My 12 years in Singapore as a domestic helper were not easy. I needed to adjust myself. I made a sacrifice because I love my family and I became very brave because of them. I give everything just to make sure that they are happy and I don’t want them to think that I am useless person. Being alone, far away from family and friends is not easy. I hope employers can also see that what we are sacrificing. We are human beings and have feelings. My life for the past 38 years has been like a wheel: sometimes I’m up, sometimes I’m down. I experienced a lot of trials in my life that made me very brave and strong. God has a reason why we are in difficult situation sometimes.
After a year I proved to myself and my mother that I am not a useless daughter. The first time I heard her say “That is my daughter who supported us for our needs” I felt happy and knew our mother and daughter relationship had turned into a good relationship. I am very proud of myself being a domestic helper. If you too are one of the domestic helpers, be proud!!!!
But after 10 years of working for one employer, I got accused……
Jofel has been staying at HOME shelter for some time whilst her case is being investigated by the police. She likes to write to clear her mind. Jofel won a special award in the writing competition HOME hosted together with the National Museum of Singapore last June.
Rest in Peace?
How many lives will be wasted
How many dreams will be tainted
How many Migrant Domestic Workers will go home cold and lifeless
How many hearts will shatter with distress
How many children will not be able to hug their mother
How many parents will miss their daughter
How many siblings will loose their sister
How many husbands will be left heartbroken
How much you pay for her as a commodity
How much is her worth to be your property
How much it takes to treat her fairly
How much respect to spare her freely
How much tears she'll shed for humanity
How long she'll beg for equality
How many times will she be denied of justice in this society
The answer my friend is the storm she carries with her to the grave
We, the contributors of the Our Homes,Our Stories book have been waiting for this day to come: November 11th, 2018. Who could have thought that ordinary Migrant Domestic Worker (MDW) writers would be featured at Singapore Writers Festival (SWF) 2018?
First, we shared our stories of struggles, failures, victories, learnings, love and heartaches compiled into book. The book was launched, and since then we have been invited to numerous reading events then unexpectedly, Singapore Writers Festival invited the Our Homes,Our Stories writers to read at their prestigious festival.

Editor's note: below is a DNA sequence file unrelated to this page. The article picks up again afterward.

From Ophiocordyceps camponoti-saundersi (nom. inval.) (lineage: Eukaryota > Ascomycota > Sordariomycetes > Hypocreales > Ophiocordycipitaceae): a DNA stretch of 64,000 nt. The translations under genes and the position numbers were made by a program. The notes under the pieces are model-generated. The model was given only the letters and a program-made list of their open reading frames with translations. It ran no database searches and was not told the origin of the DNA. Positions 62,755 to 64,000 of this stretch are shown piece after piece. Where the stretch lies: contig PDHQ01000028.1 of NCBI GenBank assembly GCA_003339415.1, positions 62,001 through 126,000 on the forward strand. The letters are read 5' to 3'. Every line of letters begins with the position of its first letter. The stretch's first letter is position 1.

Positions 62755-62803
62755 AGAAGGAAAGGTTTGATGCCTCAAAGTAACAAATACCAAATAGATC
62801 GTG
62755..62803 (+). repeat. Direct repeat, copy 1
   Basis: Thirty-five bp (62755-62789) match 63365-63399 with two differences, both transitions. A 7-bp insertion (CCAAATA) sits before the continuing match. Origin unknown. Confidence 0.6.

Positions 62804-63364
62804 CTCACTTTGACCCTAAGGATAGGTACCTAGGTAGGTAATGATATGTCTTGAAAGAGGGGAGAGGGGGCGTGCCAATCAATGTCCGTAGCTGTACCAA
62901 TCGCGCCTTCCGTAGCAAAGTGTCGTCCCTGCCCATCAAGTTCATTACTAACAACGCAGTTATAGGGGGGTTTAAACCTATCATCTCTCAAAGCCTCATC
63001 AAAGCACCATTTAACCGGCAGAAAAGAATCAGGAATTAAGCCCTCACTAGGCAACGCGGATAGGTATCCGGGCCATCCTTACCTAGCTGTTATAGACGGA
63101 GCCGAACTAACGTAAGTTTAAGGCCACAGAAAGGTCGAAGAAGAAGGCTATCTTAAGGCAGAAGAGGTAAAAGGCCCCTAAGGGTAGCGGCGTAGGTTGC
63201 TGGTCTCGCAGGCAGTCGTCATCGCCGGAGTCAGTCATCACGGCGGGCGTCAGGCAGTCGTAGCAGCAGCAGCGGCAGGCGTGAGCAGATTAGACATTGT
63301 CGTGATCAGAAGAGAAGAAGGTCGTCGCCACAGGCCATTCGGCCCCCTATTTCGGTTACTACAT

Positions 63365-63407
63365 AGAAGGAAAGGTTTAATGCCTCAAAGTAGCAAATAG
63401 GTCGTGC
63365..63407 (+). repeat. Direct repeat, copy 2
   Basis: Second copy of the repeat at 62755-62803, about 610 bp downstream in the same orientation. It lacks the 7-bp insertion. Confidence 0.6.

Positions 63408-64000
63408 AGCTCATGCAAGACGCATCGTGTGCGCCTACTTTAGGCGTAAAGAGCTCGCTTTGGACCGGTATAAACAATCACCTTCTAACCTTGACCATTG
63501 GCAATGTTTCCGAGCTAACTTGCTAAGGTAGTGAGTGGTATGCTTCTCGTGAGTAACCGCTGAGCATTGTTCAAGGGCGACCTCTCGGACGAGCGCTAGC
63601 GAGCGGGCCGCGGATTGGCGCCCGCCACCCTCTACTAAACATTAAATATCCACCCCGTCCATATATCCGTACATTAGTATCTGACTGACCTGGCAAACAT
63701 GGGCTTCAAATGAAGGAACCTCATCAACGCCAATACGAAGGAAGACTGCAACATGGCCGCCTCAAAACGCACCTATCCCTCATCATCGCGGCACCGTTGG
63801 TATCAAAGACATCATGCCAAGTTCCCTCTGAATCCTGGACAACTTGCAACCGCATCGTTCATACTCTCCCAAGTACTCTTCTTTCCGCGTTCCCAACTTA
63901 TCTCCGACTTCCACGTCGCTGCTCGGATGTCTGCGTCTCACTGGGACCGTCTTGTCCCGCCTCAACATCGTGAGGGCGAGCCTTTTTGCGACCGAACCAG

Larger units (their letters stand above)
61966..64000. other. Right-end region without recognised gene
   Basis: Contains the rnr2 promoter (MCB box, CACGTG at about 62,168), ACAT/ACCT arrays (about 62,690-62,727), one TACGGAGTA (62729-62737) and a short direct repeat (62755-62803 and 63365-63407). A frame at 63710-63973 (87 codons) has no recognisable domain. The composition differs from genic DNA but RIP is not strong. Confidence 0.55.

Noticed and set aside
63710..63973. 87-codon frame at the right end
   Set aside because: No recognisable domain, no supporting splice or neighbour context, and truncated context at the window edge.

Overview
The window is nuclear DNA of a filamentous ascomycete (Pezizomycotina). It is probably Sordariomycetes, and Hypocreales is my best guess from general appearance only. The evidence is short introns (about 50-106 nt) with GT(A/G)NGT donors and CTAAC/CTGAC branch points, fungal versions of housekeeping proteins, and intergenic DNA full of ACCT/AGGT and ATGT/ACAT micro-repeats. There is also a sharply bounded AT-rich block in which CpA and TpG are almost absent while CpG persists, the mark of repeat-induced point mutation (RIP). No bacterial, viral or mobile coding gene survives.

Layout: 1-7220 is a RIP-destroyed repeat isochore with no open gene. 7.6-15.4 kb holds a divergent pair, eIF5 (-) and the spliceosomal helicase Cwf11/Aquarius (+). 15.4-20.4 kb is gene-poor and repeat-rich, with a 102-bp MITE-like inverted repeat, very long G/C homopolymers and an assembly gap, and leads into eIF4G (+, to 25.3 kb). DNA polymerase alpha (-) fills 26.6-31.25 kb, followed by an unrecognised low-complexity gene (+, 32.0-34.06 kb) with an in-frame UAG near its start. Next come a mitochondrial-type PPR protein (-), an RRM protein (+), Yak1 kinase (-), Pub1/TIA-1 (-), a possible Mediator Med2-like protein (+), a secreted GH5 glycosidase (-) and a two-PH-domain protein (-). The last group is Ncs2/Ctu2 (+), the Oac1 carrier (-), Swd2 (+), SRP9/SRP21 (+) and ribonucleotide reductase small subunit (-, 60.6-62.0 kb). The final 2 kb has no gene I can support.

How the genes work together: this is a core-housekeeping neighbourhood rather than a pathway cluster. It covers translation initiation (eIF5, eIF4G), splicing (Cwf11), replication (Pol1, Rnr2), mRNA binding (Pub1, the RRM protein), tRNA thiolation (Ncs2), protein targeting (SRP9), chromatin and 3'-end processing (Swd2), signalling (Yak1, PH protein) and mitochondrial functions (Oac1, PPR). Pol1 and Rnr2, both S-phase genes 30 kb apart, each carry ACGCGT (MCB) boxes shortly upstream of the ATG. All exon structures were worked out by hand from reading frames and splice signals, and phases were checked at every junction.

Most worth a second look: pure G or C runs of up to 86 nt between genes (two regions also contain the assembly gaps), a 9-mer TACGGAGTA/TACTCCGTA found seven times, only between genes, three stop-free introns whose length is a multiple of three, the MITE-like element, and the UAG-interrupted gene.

Singapore Writers Festival is one of Asia’s Premier Literary events which was founded in 1986 and was called Singapore Writers Week by then.
Thank you Singapore Writers Festival for inviting us. It is such an accomplishment for us and so humbling. It is beyond our dreams that we were a part of SWF 2018as presenters and not just in the audience.
The General theme of the 2019 SWF is “The world(s) we live in, which is a perfect fit with that of our book: “Domestic Worker Writers reflecting on their two homes: Singapore and their “home countries.”
Our Homes, Our Stories is a book that give a voice to Migrant Domestic Workers in Singapore. A book that every household with MDW should have and read. It is a must-read for employers.
On November 11th Seven MDW writers read part of their stories in the following themes:
1) Homesickness- Jo Ann Dumlao
2) Making a home:support network- Novia Arluma
3) Home countries:missing family- Miriam Escander
4) Role model- Nina Rotelo (Cute)
5) Love- Rea Maac
6) Self-confidence- Kina Hidayah Kastari
7) Pride in your job- Robina Navato (Bhing)
With pride, they read their stories. The audience showed interest as they listened and asked questions afterwards. These MDW writers has been working in Singapore for many years and have considered Singapore their 2nd home.
Migrant Domestic Workers spend a big part of their lives making sacrifices working away from their love ones, from their families. Employers should treat them fair and just and respect them as Human Beings – just like anyone else. They are people, not commodities. And, be mindful that these MDW’s play a big role in your lives – taking care of your loved ones.
Again, thank you Singapore Writers Festival for this enjoyable experience!